Parallel lines: OE architects’ shared career path

Parallel lines: OE architects’ shared career path

OEs Andrew Grethe and Devan Mistry, who were both at the School from 2000 to 2007, are both well on the way to qualifying as architects.

But the pair have far more than just their School and workplace in common: “Having been in the same form and Leicester House since Year 7, we took Art and Physics at A-level, went on to The University of Nottingham and London Metropolitan University together, and now even work at Farrells side by side in practice,” Devan explains.

Terry Farrell and Partners (‘Farrells’), is one of the UK’s most prestigious practices and has offices in London, Hong Kong and Shanghai. Known for its expertise in urban regeneration, its famous projects include Charing Cross railway station, the Greenwich Peninsula and Newcastle Quayside.

Both Andrew and Devan, who are pictured at the top of the Shard, the UK’s tallest building, are currently working towards their post-graduate qualification as architects at London Metropolitan. Andrew is in the first of two years’ study for his Professional Diploma in Architecture (RIBA Part 2), whilst Devan is in his final year on the same course.

“After completing the postgraduate course, there are still a few more hurdles to overcome, but I should be qualified within a few years’ time, and Devan about a year earlier than myself,” Andrew says.

Devan avers that his time at QE was important in nurturing the skills required for his future career: “My interest in architecture stemmed from an early interest and passion for drawing, painting and computers; since my very first Art class at School with Mr Buckeridge and Ms Nicodemus, I developed a keen eye for compositions, collages and the digital realm of design.

“During my spare time, I travelled to various art galleries across London, often by myself, to sketch sculptures, artefacts and people passing by. Soon I found myself drawing the spaces which these wondrous pieces inhabited, such as museums, external facades and three-dimensional forms of all sorts of buildings and structures around London. At one point I became so meticulously engrossed in materials and surfaces, that I would simply sit in the living room at home, watching television, and draw the grain patterns of the wooden floor or the intricacy of the inside of flowers that my mum used to replace once a fortnight.”

It was Devan’s father who first suggested he pursue a career in architecture. “He had a close friend and client who used to visit our home when I was young; his words still play in my ear: ‘The day will come soon when you make a choice between perfection and disarray, but it is architecture that finds the beauty of both as one.’”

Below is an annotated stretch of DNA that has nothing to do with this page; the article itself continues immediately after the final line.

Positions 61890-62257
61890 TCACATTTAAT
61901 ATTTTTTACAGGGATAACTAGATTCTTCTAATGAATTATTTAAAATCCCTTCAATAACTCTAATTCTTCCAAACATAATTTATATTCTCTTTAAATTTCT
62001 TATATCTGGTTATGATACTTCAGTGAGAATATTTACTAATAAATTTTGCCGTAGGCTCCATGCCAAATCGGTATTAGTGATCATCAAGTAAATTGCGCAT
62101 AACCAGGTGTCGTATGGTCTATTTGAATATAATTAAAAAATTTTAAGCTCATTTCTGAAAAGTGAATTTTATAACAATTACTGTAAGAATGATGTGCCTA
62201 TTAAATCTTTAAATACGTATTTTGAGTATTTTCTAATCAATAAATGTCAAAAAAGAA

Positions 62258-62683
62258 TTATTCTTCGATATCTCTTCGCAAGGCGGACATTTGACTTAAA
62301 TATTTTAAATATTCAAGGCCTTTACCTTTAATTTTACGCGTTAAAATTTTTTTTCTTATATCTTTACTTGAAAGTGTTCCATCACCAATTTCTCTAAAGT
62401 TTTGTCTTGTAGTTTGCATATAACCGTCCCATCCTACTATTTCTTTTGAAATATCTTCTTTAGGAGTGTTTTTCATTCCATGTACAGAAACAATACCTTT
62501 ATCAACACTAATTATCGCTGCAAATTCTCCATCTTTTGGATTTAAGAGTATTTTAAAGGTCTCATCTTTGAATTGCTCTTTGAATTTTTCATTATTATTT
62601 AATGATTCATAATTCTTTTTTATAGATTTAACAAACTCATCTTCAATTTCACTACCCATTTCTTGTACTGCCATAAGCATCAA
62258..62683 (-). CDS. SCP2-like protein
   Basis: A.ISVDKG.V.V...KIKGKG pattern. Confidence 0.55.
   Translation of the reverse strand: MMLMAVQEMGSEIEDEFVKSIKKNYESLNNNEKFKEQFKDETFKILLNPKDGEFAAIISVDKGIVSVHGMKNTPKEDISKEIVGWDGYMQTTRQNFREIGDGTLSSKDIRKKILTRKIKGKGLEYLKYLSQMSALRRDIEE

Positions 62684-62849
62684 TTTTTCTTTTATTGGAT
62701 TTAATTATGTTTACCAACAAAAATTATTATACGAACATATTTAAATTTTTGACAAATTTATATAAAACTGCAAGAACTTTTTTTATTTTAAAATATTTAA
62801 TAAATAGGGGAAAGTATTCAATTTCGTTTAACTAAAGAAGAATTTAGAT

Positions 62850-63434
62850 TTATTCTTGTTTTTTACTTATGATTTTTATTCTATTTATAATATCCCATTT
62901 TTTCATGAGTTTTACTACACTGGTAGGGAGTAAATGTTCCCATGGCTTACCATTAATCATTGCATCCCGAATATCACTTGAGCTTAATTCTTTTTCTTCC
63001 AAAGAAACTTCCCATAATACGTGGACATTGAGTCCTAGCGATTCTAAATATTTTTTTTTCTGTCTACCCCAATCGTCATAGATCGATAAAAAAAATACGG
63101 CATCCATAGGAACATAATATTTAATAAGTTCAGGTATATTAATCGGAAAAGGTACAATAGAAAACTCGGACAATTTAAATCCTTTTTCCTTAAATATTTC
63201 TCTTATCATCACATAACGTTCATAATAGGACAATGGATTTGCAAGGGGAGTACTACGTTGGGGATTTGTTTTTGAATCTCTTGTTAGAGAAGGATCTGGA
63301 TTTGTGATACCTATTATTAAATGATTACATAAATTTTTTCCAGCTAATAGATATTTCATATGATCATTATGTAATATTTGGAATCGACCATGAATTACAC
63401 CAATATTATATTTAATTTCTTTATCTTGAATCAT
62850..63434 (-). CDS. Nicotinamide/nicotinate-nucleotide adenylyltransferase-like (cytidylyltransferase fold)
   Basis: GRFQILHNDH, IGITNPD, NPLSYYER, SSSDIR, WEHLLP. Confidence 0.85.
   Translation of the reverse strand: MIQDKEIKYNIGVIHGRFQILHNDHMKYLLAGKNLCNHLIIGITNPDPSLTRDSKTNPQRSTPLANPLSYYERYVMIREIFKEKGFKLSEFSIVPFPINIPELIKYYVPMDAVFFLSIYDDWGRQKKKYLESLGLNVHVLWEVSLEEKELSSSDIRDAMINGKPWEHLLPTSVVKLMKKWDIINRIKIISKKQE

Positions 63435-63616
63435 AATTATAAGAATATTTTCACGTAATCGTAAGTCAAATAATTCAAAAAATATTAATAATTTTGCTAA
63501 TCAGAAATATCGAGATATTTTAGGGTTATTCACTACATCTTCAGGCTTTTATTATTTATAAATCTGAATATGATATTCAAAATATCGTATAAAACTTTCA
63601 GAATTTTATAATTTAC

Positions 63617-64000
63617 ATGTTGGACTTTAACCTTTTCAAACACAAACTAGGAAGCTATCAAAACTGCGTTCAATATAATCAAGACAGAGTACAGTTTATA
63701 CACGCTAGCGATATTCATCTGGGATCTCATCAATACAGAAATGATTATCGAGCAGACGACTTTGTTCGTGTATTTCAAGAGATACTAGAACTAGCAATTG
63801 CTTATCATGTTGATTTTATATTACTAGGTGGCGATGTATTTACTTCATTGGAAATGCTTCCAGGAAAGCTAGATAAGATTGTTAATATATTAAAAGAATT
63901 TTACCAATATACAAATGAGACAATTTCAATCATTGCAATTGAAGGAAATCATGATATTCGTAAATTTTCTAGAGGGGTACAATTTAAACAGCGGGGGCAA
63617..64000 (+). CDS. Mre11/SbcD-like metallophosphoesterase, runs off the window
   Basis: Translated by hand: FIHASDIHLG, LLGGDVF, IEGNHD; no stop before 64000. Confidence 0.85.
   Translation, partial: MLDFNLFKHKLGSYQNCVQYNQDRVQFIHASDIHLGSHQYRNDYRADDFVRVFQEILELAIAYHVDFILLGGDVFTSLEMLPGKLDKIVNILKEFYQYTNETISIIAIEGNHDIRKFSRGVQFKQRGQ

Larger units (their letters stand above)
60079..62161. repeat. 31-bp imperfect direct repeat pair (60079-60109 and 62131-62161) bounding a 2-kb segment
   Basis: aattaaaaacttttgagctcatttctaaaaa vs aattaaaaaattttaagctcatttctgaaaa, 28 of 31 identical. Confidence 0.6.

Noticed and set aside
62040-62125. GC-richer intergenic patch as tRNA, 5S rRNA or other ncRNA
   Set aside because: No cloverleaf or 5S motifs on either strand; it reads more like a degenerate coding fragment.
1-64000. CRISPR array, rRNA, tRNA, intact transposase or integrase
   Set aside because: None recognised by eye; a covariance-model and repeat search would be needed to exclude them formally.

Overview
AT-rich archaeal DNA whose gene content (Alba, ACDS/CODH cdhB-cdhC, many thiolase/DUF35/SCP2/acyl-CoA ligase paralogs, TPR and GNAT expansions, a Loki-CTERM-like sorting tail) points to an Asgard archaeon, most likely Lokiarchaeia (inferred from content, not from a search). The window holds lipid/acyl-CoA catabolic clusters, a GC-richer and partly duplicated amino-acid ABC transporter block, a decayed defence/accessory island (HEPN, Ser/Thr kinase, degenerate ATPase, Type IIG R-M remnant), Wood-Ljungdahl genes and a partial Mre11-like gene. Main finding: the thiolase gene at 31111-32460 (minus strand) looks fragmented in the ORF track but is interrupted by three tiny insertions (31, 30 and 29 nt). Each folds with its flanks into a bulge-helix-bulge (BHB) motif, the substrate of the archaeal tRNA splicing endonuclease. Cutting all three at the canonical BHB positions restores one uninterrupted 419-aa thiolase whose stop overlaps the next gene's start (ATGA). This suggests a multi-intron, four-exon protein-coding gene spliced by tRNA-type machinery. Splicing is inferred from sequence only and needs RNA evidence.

Devan’s first contact with Farrells came when he gained a two-week placement there in the summer after completing his GCSEs. He continued working at the firm in his vacations during his three years at Nottingham.

“Once the first three years are complete, a compulsory one-year placement in practice is mandatory; no prizes for guessing where I undertook this stage of my professional education! During this year I worked on several high-profile projects, such as the redevelopment of the prestigious St Ermin’s Hotel in London and the design of a new masterplan for the Nine Elms area in Battersea.

“From May to September, I was presented with an incredible opportunity to transfer across to the sister office of Farrells in Hong Kong. Gaining international experience within architecture at this stage was an impossible opportunity to turn down and I duly accepted; it was probably the best decision I have made to date. Across the other side of the world, I had the greatest pleasure to work on major design projects such as The Springs in Shanghai, China (a key retail and residential quarter for one of the fastest growing cities in the world), West Kowloon Cultural Masterplan, Hong Kong (probably the equivalent of the Southbank Centre in London multiplied ten times over) and a new banking headquarters for Vattanac Capital in Cambodia.”

Devan, who is 24, is projected to gain the highest grade, a distinction, in his postgraduate course this summer.

For his part, Andrew has worked on three large-scale residential projects with part-retail elements: Bicester Eco Village; Skylines, Canary Wharf and Convoys Wharf, Deptford.

Devan and Andrew are keen readers of Alumni News. “We both still take a huge interest in what’s happening at the School and find the newsletter to be a fantastic way to keep up to date with who’s doing what,” says Andrew.

Devan concludes: “This is now the 13th year of knowing one another, but the most interesting thing about it is that we still see each other as the same boys who used to humorously judge each other’s artwork in School. We both agree that this working relationship and friendship is down to our education and the atmosphere created for us at Queen Elizabeth’s.

“Hopefully this relationship will continue for years to come and maybe one day we can even gain international stardom by forming our very own architectural practice.”